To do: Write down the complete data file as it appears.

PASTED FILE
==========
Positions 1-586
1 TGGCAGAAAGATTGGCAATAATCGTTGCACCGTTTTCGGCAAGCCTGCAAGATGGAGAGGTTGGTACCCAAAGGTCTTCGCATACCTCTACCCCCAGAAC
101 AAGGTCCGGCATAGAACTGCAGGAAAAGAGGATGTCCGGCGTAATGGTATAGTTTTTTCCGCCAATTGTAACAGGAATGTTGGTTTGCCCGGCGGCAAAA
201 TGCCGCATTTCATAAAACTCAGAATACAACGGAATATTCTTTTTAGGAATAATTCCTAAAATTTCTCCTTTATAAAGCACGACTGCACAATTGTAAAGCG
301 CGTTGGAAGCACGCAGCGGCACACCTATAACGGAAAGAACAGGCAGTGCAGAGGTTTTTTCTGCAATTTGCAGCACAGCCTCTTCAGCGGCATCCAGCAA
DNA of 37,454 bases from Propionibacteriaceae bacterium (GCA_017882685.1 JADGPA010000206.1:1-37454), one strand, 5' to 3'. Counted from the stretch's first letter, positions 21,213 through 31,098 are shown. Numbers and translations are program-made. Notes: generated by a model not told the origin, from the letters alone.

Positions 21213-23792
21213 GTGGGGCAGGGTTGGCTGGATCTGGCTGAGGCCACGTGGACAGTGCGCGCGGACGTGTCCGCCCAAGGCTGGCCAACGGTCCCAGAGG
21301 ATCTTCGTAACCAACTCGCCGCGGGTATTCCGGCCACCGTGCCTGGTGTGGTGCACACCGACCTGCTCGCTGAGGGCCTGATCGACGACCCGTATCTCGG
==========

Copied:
Positions 1-586
1 TGGCAGAAAGATTGGCAATAATCGTTGCACCGTTTTCGGCAAGCCTGCAAGATGGAGAGGTTGGTACCCAAAGGTCTTCGCATACCTCTACCCCCAGAAC
101 AAGGTCCGGCATAGAACTGCAGGAAAAGAGGATGTCCGGCGTAATGGTATAGTTTTTTCCGCCAATTGTAACAGGAATGTTGGTTTGCCCGGCGGCAAAA
201 TGCCGCATTTCATAAAACTCAGAATACAACGGAATATTCTTTTTAGGAATAATTCCTAAAATTTCTCCTTTATAAAGCACGACTGCACAATTGTAAAGCG
301 CGTTGGAAGCACGCAGCGGCACACCTATAACGGAAAGAACAGGCAGTGCAGAGGTTTTTTCTGCAATTTGCAGCACAGCCTCTTCAGCGGCATCCAGCAA
DNA of 37,454 bases from Propionibacteriaceae bacterium (GCA_017882685.1 JADGPA010000206.1:1-37454), one strand, 5' to 3'. Counted from the stretch's first letter, positions 21,213 through 31,098 are shown. Numbers and translations are program-made. Notes: generated by a model not told the origin, from the letters alone.

Positions 21213-23792
21213 GTGGGGCAGGGTTGGCTGGATCTGGCTGAGGCCACGTGGACAGTGCGCGCGGACGTGTCCGCCCAAGGCTGGCCAACGGTCCCAGAGG
21301 ATCTTCGTAACCAACTCGCCGCGGGTATTCCGGCCACCGTGCCTGGTGTGGTGCACACCGACCTGCTCGCTGAGGGCCTGATCGACGACCCGTATCTCGG